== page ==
Telepharmacy could save rural Iowa sites

Computer software links Victor, Brooklyn drugstores

Vanessa Miller
Published: October 18 2012 | 7:25 am - Updated: 1 April 2014 | 2:10 am in

Getting prescription medication the same day as prescribed used to be rare, or at least difficult, for Victor resident Marylou Blomme.

She had to call the pharmacy in neighboring Brooklyn and request her medication be delivered the next day. Some Victor residents would drive the 10 miles to get their pills sooner.

“But there are a lot of elderly people in our town, and a lot of them don’t drive, or shouldn’t,” Blomme, 78, said. “So this is a wonderful, wonderful thing.”

Leaning against a counter in the new Victor Drug last week, Blomme relished the opportunity to pick up a prescription in town. Over her shoulder, a wall-mounted monitor sat ready to facilitate a face-to-face consultation with a pharmacist in Brooklyn, had she needed it.

Todd Thompson with his brother Jon Thompson, both of Kalona, opened Iowa’s first “telepharmacy” in Victor on Sept. 26., making it possible to dole out drugs in the 1,000-person community without paying a pharmacist to be on site.

Todd Thompson’s son, Roby Miller, developed the software that has enabled one pharmacist to be in two — or more — places at once via cameras and video monitors.

The Iowa Board of Pharmacy in November 2011 approved a waiver to let the Thompsons open a telepharmacy using Miller’s software instead of costly robotic machines typically required for pharmacies wanting to do business without a pharmacist present.

The waiver is good for three years. If after that period officials agree the experiment was a success, board members could change Iowa law to allow others to use the telepharmacy software without a waiver.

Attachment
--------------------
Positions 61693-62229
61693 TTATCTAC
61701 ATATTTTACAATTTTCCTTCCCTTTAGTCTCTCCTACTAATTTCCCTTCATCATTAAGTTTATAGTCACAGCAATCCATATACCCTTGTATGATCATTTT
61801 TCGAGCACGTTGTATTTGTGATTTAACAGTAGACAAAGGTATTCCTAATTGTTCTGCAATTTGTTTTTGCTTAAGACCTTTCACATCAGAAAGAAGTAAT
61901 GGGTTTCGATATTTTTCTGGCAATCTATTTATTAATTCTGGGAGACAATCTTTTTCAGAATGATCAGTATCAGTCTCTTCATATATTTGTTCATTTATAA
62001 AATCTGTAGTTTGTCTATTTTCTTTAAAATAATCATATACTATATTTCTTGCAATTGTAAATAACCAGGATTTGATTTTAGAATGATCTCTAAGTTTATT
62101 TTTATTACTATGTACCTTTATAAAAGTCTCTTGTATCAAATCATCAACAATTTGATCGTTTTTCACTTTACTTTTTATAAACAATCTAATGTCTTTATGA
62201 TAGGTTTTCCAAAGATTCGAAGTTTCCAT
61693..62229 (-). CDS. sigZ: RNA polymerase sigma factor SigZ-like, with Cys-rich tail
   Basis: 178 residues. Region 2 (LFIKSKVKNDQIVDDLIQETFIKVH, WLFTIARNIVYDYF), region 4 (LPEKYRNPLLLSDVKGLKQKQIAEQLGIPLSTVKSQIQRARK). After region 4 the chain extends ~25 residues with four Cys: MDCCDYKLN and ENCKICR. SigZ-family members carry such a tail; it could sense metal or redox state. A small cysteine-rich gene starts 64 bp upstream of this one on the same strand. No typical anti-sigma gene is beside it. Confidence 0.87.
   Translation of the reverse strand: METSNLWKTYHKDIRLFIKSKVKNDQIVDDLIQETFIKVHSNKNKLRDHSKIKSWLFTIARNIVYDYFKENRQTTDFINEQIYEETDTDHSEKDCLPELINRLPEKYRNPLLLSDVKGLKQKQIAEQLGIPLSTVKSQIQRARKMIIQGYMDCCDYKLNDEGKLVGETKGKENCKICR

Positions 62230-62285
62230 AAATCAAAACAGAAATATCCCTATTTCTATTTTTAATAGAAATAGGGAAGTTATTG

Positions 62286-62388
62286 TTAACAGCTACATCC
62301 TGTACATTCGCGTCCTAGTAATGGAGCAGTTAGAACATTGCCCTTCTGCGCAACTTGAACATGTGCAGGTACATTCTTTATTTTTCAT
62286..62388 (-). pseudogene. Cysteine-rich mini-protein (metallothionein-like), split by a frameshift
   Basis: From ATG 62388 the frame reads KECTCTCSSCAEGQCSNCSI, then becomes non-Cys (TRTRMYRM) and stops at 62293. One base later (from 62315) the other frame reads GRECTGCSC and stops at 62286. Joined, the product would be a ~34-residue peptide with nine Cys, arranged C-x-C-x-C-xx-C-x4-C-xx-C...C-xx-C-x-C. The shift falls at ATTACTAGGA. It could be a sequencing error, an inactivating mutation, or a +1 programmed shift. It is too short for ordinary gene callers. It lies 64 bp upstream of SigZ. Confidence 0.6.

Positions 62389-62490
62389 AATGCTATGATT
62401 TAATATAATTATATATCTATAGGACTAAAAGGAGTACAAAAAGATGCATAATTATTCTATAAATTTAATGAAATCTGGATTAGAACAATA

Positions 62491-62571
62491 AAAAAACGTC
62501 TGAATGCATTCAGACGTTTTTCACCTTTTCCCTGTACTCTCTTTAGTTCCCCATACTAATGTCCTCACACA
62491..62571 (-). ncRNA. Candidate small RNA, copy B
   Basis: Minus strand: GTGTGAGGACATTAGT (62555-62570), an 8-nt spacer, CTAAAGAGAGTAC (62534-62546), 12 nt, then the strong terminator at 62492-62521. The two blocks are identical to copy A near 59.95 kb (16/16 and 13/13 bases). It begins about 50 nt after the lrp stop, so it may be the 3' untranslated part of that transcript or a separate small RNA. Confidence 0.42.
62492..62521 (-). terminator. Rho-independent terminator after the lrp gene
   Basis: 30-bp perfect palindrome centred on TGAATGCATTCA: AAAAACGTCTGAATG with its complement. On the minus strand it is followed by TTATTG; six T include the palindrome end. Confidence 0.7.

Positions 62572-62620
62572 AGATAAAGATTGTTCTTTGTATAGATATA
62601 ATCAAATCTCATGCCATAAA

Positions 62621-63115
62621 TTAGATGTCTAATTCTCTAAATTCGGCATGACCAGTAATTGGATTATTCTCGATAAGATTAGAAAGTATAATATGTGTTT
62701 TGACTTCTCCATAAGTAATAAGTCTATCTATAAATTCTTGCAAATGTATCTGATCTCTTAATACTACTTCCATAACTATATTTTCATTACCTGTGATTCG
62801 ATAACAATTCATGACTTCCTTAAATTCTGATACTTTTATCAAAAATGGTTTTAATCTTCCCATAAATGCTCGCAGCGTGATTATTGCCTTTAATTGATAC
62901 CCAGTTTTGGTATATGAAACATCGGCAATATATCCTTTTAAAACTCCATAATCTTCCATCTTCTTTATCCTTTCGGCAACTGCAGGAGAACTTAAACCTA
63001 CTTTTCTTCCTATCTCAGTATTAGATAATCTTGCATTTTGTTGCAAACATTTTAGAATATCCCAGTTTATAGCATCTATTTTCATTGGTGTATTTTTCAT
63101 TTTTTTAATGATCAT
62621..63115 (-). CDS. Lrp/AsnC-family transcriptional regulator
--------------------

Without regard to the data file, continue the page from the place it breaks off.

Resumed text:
“There is huge potential in this for small communities,” Todd Thompson said. “Smaller communities really struggle without a pharmacy.”

Residents in those towns wait longer for prescriptions or drive more miles to pick them up. In some cases, doctors’ offices close or struggle to recruit young talent, Thompson said.

“We’ve already had other communities contact us,” he said.

But there are no immediate plans to open more telepharmacies.

“We’ll give this time to see how it goes,” Thompson said.

How it works

Todd and Jon Thompson own half a dozen pharmacies in Iowa, but they closed a couple — including one in Wellman on June 1 that was near to their homes and hearts — because they weren’t making money. Many smaller communities, thanks largely to policy changes related to payments for prescription medication, don’t provide enough business to cover the expense of operating a pharmacy and paying a pharmacist,

“We needed to cut our losses,” Thompson said.

Miller said he wanted to find a low-cost solution that would keep smaller towns equipped with pharmaceutical resources.

“So I quit my job — I was working at Pearson in Iowa City as a project manager — and started doing software development,” he said.

What Miller created was a virtual pharmaceutical conduit that uses cameras, monitors and a database of medication names and images to make it possible for a pharmacist in one community to approve prescriptions in another.